Developing a brand identity is one area of marketing that’s often overlooked. Because it doesn’t provide direct, measurable results, it’s usually the last thing a company is willing to spend their money on.But what the most successful companies know is that defining a solid brand identity helps establish the groundwork needed to pursue marketing tactics that support lead generation and customer loyalty. So, where do you begin?The key is to start the branding process with a clear direction. From how your brand values affect messaging considerations to design preferences for your logo, it’s much easier to work with designers, copywriters, strategists and internal teams when you know what you want.To help you start off on the right track, we’re sharing our branding and logo questionnaire to help you through the discovery phase. This questionnaire is a big part of our brand strategy process, and we share it with our clients before beginning any branding project.Let’s get started!
“For upscale American families, Volvo is the family automobile that offers maximum safety.”
The following questions will dive into the essence and identity of your brand.
To answer the following questions, use your imagination to think of your brand in unique situations.
Now we’re getting into the look and feel of your brand. The following questions will help you narrow down your visual preferences.
This format includes your company’s name in stylized typeface and/or your company initials in a simple shape.
This mark includes literal or representative imagery to symbolize your brand.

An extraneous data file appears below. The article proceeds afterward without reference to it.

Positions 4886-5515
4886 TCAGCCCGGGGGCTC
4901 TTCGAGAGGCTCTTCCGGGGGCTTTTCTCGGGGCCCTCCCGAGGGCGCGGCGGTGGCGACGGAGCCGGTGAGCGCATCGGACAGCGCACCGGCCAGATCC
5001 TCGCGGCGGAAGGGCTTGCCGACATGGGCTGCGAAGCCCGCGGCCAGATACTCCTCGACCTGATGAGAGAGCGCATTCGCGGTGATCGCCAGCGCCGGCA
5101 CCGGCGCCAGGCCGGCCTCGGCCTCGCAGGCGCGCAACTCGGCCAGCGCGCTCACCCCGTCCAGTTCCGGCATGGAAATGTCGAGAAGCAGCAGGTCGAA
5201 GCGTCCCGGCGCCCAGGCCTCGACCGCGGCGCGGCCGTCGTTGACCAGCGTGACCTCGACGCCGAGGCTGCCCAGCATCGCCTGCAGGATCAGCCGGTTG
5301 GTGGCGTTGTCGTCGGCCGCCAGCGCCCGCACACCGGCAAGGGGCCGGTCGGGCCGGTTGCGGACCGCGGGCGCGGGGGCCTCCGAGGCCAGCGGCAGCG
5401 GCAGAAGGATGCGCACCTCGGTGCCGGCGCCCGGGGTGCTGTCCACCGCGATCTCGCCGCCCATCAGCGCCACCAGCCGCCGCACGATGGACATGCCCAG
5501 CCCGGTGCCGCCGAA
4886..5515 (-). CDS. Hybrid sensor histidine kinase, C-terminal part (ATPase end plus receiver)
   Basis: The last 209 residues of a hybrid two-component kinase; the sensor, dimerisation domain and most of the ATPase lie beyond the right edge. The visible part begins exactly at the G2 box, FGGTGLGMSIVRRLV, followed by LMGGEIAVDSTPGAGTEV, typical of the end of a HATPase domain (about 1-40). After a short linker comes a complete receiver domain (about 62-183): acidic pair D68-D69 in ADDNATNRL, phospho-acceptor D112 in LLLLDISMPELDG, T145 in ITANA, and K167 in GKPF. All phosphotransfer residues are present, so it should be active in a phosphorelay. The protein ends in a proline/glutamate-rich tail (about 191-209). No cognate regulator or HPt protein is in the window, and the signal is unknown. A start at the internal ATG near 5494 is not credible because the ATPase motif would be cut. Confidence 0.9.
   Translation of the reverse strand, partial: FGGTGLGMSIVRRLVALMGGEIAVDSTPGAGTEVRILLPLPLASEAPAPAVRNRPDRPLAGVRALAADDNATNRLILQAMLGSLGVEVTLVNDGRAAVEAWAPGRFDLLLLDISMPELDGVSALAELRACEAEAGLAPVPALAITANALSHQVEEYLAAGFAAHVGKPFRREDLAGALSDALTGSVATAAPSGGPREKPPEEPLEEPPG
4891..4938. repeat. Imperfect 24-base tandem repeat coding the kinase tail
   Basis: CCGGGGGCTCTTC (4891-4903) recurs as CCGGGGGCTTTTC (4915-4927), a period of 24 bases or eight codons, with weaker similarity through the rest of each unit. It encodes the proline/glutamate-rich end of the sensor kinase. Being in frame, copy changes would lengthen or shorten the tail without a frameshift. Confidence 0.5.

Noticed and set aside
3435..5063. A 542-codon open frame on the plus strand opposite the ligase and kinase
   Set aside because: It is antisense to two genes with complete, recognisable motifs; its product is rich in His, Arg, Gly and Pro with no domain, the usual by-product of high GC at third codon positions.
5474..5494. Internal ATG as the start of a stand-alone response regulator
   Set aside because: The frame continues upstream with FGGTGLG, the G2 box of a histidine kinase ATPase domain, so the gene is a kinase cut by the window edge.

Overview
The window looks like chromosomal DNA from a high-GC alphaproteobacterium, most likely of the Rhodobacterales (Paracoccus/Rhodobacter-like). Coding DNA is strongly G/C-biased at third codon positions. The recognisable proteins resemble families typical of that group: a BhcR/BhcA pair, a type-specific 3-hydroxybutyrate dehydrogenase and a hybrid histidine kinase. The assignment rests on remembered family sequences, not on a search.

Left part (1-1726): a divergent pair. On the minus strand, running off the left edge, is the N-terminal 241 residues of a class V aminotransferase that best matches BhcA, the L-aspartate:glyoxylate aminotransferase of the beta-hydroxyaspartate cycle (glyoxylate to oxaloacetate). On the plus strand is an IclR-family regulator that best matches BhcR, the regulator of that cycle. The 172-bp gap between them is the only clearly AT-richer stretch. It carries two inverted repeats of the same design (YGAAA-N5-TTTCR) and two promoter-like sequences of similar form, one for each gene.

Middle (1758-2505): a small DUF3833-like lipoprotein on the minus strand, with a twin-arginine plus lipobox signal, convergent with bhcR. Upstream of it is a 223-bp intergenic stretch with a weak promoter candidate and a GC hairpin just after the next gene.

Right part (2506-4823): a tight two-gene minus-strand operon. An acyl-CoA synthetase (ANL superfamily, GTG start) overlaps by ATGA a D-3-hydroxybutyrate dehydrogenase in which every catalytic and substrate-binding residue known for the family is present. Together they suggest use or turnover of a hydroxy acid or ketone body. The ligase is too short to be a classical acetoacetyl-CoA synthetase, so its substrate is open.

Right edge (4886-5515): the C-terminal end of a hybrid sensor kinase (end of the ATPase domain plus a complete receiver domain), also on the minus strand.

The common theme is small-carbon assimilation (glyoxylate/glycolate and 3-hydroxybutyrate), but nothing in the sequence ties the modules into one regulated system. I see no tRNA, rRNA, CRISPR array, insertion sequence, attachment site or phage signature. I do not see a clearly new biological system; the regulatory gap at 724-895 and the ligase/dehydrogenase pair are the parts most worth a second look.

This format includes abstract shapes and symbols that convey a specific idea or attribute. These types of logos are very unique and identifiable often without the company name.
This features the name or initials of the company, usually as part of a pictorial element or shape.
Common elements typically include vibrant colors, a subtle 3D feel, bold type, color transitions, shadows, gloss and reflection.
Common elements include fresh colors, stylized imagery and clean type.
Common elements include timeless colors, literal imagery and traditional type.
Common elements include detail, textures, flowing lines and distinctive type.
These include a hand-drawn feel depicting a scene or character.
Remember: There’s no need to rush through answering all of these questions! Your responses will ultimately determine your brand’s positioning, so this exercise should take you some time.
We know that a branding project is a lot of work, and hopefully this brand and logo questionnaire helps you avoid an existential crisis. If you have any questions or need help discovering your brand, let us know! We’re happy to help guide you in the right direction.